GlaxoSmithKline (GSK) and its partner the PATH Malaria Vaccine Initiative have launched a Phase III trial in seven African countries of RTS,S, billed as “the world’s most clinically advanced malaria vaccine candidate”.

More than 5,000 children have already enrolled in the study, which is expected to recruit up to 16,000 children in total in Burkina Faso, Gabon, Ghana, Kenya, Malawi, Mozambique and Tanzania, researchers announced at the 5th Multilateral Initiative on Malaria Pan-African Malaria Conference in Nairobi, Kenya this week.

The Phase III trial will look at the efficacy of RTS,S in two groups of children. One group will be vaccinated as part of their regular schedule of infant immunisations while the other includes children aged five to 17 months. The vaccine is intended mainly for infants, as these and children under the age of five are the population most vulnerable to malaria.

RTS,S is the first vaccine designed primarily for use in Africa, where malaria kills more than 800,000 people a year, the majority of them children under five years old, GSK pointed out.

By conducting the trial in seven different countries across sub-Saharan Africa, researchers can assess the efficacy of RTS,S in a variety of settings, with diverse patterns of malaria transmission, it noted. For example, some trial sites are located in areas where there is a year-round threat of malaria, while others are in areas subject only to seasonal transmission.

If the Phase III programme progresses as expected, RTS,S could be filed for approval as early as 2012, GSK believes. This could be done under Article 58, a special review procedure that allows the European Medicines Agency (EMEA), in close collaboration with the World Health Organization, to issue a scientific opinion on the quality, safety and efficacy of a medicinal product intended for use exclusively outside the European Union, the company explained.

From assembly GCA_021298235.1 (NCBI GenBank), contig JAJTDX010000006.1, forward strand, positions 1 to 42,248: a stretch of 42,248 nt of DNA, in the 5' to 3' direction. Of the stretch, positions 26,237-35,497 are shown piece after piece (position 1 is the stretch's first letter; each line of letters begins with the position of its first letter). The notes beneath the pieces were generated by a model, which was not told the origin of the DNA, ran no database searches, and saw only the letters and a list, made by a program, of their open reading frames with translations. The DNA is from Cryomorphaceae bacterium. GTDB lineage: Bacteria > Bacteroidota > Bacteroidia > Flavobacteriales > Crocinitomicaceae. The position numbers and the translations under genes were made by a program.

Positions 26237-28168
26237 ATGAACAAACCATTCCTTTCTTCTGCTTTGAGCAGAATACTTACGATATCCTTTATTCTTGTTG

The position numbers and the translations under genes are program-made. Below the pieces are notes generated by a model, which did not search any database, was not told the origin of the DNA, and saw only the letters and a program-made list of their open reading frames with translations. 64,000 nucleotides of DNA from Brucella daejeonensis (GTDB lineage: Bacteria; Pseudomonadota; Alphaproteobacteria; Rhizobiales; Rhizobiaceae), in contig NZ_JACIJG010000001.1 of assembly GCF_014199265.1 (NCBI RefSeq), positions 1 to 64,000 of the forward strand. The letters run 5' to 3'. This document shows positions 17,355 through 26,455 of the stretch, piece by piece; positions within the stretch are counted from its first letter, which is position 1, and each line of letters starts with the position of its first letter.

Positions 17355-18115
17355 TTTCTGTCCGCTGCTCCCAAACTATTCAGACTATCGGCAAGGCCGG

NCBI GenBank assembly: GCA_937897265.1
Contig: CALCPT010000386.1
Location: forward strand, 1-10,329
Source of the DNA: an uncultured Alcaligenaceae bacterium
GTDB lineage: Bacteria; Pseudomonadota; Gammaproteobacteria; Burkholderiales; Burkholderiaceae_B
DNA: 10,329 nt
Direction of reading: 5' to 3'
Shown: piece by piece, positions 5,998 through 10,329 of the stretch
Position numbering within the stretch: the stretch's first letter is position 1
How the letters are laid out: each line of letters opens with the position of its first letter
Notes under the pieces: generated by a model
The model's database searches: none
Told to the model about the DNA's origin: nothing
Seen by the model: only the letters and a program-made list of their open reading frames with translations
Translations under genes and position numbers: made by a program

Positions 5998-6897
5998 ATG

Under current plans, RTS,S would be submitted to regulatory authorities in 2012 based on efficacy data in children aged five to 17 months. Additional safety and immunogenicity data from the infant population would be filed soon afterwards, followed by efficacy data from infants once those were available.

“Depending on the final clinical profile of the vaccine and the timetable of the regulatory review process, the first vaccine introduction could take place over the next three to five years,” GSK said.

In a Phase II trial published last December in the New England Journal of Medicine, RTS,S was shown to reduce malaria episodes by 53% over an eight-month period compared with a rabies vaccine in children aged five to 17 months.

In another Phase II study, infants were administered either the RTS,S/AS02 formulation of the vaccine or a hepatitis B vaccine at 8, 12 and 16 weeks of age, along with a routine inoculation against diphtheria, tetanus, pertussis and influenza B. The researchers found that vaccination with RTS,S/AS02 led to a 65% reduction in first infection from malaria among children who received three doses and were followed up for a six-month period.

GSK and the PATH Malaria Vaccine Initiative signed a public-private partnership agreement in 2001 to pursue the paediatric development of RTS,S in Africa. The vaccine was invented, developed and manufactured at GSK Biologicals’ headquarters in Belgium in the late 1980s and was initially tested in US volunteers.